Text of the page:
MERCHANDISE EXCLUDED FROM THE LAND BORDER DUTY FREE STORE REGIME
1. Means of transport and their parts and spare parts; oils and fuels.
SOUTH AMERICA. South America Duty Free Association ASUTIL has called an urgent board meeting to respond to a Mercosur resolution that allows the creation of land border duty free shops across all Mercosur member and associate member countries but specifically excludes several key product groups.
The resolution, designed to harmonise land border duty free regulations, followed a meeting of the Mercosur members in Uruguay last month. The key principles (see panel below) must be incorporated into the various states’ legal systems before 1 May 2019.
“Overall, this is a step forward because all the countries agreed that they can have border stores and to harmonise the legislation. But we don’t agree and we will never approve in ASUTIL to have restrictions on products that are sold worldwide in any duty free.” – ASUTIL Secretary-General José Luis Donagaray
Mercosur is an economic and political bloc whose full members include Argentina, Brazil, Paraguay and Uruguay (Venezuela is currently suspended). Bolivia, Chile, Colombia, Ecuador and Peru are associate members. Only Uruguay among those countries currently has traditional land border duty free stores [other than those operating in free zones].
As reported though, the new Brazilian government of incoming President Jair Bolsonaro is expected to implement the long-delayed introduction of such shops early this year. The law permitting the Brazilian shops was passed in 2012 but various bureaucratic and political issues have delayed their final authorisation.
Harmonisation – but with exclusions
The Mercosur-wide harmonisation of land border duty free regulations published on 16 December 2018 paves the way for such stores to operate in all Mercosur member and associate member countries.
|MOODIE DAVITT SNAPSHOTKey principles of Mercosur/GMC/Res. No. 64/18 governing the regulation of duty free land border stores
• Regional regulations allow for a special customs regime for intra-Mercosur travellers
• Such shops should not erode common external tariff policies nor fair competition between the Mercosur states.
Key resolutions made by the Mercosur governments
• That the range of goods that can be sold in such stores be regulated
• Mercosur governments will be able to authorise duty free land border shops
• However, sales quantities must be regulated to prevent commercial or industry re-sale by travellers. Each Mercosur state may establish volume and value limits and “other restrictive rules according to their interests”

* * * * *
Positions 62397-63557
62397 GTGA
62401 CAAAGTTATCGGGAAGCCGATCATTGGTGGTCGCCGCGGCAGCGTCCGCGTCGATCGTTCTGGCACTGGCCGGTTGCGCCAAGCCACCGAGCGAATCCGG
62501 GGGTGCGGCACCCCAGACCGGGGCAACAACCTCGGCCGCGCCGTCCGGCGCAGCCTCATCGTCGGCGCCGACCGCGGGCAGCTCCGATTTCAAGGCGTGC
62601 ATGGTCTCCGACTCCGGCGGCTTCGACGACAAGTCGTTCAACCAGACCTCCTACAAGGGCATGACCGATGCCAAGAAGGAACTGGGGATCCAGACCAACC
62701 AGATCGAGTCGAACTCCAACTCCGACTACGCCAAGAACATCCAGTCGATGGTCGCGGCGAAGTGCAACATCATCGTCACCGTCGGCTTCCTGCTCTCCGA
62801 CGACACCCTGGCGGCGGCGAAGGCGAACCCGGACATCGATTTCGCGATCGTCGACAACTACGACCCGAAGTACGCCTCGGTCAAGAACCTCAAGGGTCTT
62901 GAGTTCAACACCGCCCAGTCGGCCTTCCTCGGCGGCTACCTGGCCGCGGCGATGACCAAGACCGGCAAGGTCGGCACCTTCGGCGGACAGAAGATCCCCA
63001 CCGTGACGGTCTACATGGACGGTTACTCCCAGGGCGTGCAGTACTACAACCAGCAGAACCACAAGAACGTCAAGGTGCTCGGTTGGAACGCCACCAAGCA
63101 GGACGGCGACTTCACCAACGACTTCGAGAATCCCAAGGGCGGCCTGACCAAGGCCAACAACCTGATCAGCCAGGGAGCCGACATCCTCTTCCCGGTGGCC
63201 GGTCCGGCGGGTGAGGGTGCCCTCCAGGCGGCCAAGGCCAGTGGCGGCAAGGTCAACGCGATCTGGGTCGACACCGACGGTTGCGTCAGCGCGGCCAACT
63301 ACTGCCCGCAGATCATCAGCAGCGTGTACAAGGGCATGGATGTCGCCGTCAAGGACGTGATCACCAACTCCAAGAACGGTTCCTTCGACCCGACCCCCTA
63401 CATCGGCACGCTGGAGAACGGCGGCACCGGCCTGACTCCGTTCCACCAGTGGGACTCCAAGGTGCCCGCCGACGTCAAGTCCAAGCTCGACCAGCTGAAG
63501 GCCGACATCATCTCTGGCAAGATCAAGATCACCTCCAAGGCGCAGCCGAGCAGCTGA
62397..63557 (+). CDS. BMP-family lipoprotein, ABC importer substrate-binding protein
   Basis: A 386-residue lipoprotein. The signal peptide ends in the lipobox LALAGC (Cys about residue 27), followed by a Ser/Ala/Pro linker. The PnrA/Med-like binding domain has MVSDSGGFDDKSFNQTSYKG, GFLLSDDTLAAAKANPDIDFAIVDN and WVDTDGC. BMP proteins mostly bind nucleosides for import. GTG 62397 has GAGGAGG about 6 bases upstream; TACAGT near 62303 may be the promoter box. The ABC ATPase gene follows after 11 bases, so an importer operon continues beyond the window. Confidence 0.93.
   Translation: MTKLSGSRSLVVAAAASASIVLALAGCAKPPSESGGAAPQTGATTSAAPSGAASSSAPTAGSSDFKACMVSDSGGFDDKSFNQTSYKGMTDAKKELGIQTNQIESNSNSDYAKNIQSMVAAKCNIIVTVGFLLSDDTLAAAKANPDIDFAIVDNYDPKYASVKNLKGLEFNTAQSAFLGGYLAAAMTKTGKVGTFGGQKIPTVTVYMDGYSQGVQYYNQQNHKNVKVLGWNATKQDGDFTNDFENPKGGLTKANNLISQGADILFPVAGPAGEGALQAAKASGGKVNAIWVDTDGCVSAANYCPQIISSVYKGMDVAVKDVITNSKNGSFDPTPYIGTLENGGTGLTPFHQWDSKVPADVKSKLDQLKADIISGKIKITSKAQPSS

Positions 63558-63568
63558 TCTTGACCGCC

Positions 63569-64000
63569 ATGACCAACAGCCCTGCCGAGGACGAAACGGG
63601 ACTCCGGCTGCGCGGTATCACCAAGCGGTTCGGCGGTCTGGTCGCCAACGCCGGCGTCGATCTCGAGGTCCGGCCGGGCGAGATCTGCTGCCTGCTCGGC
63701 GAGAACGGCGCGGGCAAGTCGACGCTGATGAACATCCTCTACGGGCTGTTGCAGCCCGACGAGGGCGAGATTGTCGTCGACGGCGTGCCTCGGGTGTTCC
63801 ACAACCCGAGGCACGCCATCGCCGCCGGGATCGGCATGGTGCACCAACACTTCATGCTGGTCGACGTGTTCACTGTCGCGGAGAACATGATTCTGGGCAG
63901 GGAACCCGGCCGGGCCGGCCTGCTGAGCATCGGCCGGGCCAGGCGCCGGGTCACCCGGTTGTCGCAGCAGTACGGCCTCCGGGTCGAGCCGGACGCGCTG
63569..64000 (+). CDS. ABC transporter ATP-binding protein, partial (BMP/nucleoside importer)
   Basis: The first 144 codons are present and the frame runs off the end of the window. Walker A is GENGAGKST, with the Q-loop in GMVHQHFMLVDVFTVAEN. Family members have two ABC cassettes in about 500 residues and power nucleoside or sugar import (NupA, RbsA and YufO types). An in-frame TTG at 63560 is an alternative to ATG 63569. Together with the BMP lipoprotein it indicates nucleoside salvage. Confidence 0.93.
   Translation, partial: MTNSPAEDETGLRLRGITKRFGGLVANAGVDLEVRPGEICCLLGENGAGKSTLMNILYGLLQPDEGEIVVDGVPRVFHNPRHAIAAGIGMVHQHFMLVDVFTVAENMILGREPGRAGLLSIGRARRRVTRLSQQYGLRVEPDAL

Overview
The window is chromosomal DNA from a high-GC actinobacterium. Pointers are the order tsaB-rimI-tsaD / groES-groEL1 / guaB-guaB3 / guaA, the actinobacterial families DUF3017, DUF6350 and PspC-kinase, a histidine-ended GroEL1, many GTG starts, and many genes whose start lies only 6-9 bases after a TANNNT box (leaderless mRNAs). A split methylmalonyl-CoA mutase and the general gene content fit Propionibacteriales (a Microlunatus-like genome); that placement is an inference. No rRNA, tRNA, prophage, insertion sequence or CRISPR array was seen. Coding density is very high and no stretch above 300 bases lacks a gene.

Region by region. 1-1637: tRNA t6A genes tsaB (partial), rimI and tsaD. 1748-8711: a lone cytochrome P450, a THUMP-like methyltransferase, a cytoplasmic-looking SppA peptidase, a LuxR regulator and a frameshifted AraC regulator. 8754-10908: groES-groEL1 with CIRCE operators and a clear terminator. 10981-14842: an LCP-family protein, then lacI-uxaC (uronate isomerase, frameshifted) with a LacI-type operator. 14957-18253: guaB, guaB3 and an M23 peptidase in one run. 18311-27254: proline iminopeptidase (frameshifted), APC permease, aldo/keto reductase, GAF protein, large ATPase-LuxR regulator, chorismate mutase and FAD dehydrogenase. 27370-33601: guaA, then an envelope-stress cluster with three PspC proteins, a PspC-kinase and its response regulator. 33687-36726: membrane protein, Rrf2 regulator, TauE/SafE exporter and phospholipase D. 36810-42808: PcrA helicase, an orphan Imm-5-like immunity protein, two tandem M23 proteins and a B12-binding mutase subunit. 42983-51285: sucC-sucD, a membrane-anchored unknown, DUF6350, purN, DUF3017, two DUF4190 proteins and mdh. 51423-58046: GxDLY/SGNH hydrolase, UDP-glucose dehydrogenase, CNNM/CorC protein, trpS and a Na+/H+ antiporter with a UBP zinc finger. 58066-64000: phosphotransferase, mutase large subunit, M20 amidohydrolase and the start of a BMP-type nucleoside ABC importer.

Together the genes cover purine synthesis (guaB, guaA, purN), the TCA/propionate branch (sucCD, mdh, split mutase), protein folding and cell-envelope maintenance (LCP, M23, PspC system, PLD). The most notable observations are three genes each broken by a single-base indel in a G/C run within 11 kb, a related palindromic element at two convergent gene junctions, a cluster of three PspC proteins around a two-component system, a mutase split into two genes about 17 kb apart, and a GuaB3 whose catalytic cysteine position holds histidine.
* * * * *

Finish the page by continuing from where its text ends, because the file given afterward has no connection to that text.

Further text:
• Certain products may not be sold. Each government can expand this exclusion list according to its own interests.
• Each government’s official agency is to implement a mechanism for the exchange of information governing the total amounts of land border duty free sales to travellers from each Mercosur country. This mechanism may be governed by the bilateral exchange of tax information agreements that are in place between the countries until a Merocur system is implemented.
• The land border duty free regime will be reviewed annually.
• The resolution must be incorporated into the member states’ legal systems before 1 May 2019.
However, the harmonisation details were decided without consultation with ASUTIL or its members, ASUTIL Secretary-General José Luis Donagaray told The Moodie Davitt Report.
While applauding the decision to allow land border stores in all Mercosur member states, Donagaray said that the exclusion of key categories such as tobacco, certain fashion items and “basic consumer basket” items was alarming.
“Overall, this is a step forward because all the countries agreed that they can have border stores and to harmonise the legislation,” Donagaray said. “On the one side we have great news in that the governments have agreed to give what I would say is an international status to border duty free. But we don’t agree and we will never approve in ASUTIL to have restrictions on products that are sold worldwide in any duty free. That’s the big issue.
“While we agree that you can’t sell cars, planes, motorcycles etc, there are a lot of products in the [exclusion] list that you normally sell in duty free, like cigarettes, some electronics, clothes and footwear. No-one was asked to give their opinion on the list.”
Donagaray expressed particular concern over the wording of the ‘Productos de la canasta básica’ – the basic consumer basket of goods. “The list is very generic, referring to products that you use every day. Is this perfume? A family cream? We need to work closely with the governments to have very detailed definitions because if you leave it generic, every government can interpret anything.”
While tobacco forms a very small part of the Uruguayan border trade, any exclusion of the category from duty free allowances offers a dangerous precedent, Donagaray said.
The ASUTIl Secretary-General pointed out that the harmonisation offers the right to Mercosur countries to each create land border shops but does not force them do so. “It is a decision of each country,” Donagaray said.
The ASUTIL board will meet in coming days to finalise membership response to individual Mercosur governments, Donagaray said.